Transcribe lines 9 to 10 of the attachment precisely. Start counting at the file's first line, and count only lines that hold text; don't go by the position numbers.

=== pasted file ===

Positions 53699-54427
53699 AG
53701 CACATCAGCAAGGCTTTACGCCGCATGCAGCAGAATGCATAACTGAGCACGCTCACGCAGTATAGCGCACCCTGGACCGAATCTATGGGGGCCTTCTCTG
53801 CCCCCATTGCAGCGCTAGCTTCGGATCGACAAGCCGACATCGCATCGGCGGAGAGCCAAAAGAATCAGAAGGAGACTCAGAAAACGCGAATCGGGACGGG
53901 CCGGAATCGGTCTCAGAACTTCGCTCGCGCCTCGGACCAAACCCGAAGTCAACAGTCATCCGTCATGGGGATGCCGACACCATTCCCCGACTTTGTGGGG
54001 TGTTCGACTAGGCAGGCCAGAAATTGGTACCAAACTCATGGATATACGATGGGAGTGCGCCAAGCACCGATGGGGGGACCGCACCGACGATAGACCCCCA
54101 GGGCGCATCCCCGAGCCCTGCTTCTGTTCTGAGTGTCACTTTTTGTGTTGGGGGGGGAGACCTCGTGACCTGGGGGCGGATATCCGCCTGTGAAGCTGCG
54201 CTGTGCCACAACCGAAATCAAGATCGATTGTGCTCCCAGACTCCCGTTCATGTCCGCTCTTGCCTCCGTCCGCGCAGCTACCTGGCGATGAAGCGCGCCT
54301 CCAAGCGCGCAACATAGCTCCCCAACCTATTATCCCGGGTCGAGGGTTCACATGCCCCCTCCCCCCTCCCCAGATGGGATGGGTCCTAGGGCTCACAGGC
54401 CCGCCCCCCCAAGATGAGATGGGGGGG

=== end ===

54301 CCAAGCGCGCAACATAGCTCCCCAACCTATTATCCCGGGTCGAGGGTTCACATGCCCCCTCCCCCCTCCCCAGATGGGATGGGTCCTAGGGCTCACAGGC
54401 CCGCCCCCCCAAGATGAGATGGGGGGG